Reliance on abstinence-only sex education as the primary tool to reduce teenage pregnancies and sexually transmitted diseases — as favored by the Bush administration and conservatives in Congress — looks increasingly foolish and indefensible.

I take issue with the fact that the Times is totally hedging here — these programs are not becoming “increasingly” foolish or indefensible. They always have been, but no one was willing to stick out their neck before this report came out and made support of abstinence only a losing game. I appreciate that the Times is helping make this an issue. But their “eh” language won’t help much.

The truth is, it’s on Congress now to defund these programs. Congress has been complicit in their expansion for too long (the Republican Congress, I might add). Now, led by Democrats and changing the priorities, this Congress needs to use the recent report as support for its decision to defund these programs and mandate real, comprehensive sex ed in all our schools.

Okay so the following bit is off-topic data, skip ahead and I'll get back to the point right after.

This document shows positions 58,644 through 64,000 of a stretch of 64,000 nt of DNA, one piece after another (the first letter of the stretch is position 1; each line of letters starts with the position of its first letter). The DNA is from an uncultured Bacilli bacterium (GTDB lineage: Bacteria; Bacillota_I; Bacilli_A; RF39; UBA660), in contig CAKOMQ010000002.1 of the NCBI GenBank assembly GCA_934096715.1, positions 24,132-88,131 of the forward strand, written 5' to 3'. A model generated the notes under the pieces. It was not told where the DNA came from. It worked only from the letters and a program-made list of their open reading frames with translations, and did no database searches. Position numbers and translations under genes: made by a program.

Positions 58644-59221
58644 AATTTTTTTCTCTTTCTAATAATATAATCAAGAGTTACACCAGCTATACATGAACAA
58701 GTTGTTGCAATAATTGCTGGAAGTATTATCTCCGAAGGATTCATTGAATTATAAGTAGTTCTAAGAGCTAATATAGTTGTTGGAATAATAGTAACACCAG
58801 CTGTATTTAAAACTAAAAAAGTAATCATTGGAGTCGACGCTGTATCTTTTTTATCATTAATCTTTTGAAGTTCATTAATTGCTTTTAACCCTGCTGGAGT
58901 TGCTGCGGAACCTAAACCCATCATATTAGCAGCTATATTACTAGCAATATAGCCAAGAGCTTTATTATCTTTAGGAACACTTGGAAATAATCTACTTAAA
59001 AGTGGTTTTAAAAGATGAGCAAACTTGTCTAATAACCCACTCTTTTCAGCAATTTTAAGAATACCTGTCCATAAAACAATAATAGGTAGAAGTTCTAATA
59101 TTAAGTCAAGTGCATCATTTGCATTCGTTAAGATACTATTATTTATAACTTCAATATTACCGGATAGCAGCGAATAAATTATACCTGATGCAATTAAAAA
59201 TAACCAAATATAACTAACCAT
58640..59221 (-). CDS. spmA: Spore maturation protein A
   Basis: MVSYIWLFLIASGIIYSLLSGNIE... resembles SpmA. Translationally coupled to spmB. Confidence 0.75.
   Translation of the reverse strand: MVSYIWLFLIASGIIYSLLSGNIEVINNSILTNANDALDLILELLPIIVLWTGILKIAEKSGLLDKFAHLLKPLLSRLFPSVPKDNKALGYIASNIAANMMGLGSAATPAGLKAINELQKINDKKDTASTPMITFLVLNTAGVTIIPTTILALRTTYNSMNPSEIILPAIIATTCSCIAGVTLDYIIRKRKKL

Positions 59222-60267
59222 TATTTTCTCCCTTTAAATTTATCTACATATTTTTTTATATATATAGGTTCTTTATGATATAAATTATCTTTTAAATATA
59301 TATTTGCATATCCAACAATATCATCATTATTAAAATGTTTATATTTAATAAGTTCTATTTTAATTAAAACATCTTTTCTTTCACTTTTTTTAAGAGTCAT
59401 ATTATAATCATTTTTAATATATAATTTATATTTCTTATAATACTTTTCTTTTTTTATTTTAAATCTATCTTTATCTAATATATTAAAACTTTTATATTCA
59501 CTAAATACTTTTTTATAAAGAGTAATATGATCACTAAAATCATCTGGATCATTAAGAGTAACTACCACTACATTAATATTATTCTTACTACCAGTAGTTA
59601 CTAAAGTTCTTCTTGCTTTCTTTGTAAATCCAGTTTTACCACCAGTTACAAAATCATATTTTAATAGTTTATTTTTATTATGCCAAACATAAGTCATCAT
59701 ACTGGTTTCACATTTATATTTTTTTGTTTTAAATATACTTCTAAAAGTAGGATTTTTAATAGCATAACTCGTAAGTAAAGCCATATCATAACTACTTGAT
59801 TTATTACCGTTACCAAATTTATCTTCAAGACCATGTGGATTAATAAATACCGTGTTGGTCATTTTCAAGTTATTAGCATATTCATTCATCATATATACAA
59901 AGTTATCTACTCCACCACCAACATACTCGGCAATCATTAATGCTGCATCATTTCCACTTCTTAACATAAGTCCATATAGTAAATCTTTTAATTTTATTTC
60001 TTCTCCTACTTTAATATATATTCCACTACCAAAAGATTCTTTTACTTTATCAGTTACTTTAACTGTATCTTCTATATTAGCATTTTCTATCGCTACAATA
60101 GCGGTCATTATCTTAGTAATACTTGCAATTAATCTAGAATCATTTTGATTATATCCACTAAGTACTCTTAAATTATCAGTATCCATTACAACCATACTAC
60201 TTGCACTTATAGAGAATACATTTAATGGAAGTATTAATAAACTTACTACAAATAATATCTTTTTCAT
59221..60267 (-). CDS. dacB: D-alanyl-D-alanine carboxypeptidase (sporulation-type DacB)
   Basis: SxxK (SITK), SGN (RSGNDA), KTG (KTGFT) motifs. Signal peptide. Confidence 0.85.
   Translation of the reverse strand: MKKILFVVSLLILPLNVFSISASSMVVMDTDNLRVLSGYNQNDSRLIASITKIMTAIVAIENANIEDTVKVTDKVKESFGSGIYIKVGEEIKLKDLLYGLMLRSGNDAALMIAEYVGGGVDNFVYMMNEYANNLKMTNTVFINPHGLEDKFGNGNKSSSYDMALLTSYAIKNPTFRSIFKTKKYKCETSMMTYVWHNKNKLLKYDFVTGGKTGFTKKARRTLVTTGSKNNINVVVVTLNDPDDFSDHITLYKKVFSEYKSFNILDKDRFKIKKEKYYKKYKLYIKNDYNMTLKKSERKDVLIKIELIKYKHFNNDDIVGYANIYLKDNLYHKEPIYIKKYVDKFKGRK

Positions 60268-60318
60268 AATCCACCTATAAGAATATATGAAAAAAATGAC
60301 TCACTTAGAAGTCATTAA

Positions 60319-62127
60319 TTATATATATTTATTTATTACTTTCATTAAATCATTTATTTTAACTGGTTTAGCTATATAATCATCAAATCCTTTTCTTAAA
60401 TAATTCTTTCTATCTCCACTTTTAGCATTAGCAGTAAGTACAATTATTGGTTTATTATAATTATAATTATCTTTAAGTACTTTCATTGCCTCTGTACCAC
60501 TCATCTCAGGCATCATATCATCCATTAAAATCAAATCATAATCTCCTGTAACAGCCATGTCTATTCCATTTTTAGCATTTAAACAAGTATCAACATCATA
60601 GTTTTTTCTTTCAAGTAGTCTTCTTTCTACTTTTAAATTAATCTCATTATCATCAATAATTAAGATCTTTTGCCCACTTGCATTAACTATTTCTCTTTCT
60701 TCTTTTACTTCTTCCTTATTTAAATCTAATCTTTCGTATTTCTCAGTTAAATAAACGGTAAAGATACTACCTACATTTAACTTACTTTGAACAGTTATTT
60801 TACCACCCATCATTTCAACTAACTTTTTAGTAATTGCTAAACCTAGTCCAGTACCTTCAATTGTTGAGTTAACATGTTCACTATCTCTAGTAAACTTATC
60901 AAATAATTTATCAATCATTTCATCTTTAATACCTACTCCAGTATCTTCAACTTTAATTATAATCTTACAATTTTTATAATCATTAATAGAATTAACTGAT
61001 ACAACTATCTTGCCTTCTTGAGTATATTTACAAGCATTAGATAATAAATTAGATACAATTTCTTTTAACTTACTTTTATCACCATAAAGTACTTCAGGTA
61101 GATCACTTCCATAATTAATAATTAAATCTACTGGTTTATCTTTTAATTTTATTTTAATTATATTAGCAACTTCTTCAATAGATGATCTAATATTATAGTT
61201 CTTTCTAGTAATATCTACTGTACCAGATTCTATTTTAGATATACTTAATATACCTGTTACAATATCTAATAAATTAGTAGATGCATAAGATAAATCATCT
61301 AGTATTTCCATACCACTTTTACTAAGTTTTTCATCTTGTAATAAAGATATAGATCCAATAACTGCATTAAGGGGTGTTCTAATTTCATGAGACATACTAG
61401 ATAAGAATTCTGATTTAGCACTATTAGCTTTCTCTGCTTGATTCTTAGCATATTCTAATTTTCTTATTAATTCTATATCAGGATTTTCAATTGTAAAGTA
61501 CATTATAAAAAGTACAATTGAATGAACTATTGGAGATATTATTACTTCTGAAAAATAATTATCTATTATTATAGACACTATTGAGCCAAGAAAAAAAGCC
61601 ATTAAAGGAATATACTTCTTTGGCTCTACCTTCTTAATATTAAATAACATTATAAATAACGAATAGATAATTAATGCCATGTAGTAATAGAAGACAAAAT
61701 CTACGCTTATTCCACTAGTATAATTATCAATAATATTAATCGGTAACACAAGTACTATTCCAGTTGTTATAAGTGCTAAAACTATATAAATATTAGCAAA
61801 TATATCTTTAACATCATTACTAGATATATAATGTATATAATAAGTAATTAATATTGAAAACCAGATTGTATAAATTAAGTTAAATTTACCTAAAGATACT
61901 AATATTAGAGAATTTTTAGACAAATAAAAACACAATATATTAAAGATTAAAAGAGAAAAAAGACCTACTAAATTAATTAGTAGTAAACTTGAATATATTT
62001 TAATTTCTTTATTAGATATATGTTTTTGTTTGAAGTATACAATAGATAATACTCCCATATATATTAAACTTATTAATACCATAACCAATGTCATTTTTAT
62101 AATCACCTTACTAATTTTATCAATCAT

Stop Moping and Pick Up the Phone
April 25, 2007, 11:21 am
Filed under: activism, feminism/s & gender, reproductive justice

via Jessica

Today is NARAL Pro Choice America’s National Call in Day to Support the Freedom of Choice Act (discussed here). Here’s how it’s done:

Call 202-224-3121 and ask to be connected to both of your senators and your representative. You can even use the following script:

“Please cosponsor the Freedom of Choice Act (H.R.1964/S.1173) to codify Roe v. Wade and guarantee the right to choose for future generations of women.”

Pick up the phone. Stick it to SCOTUS.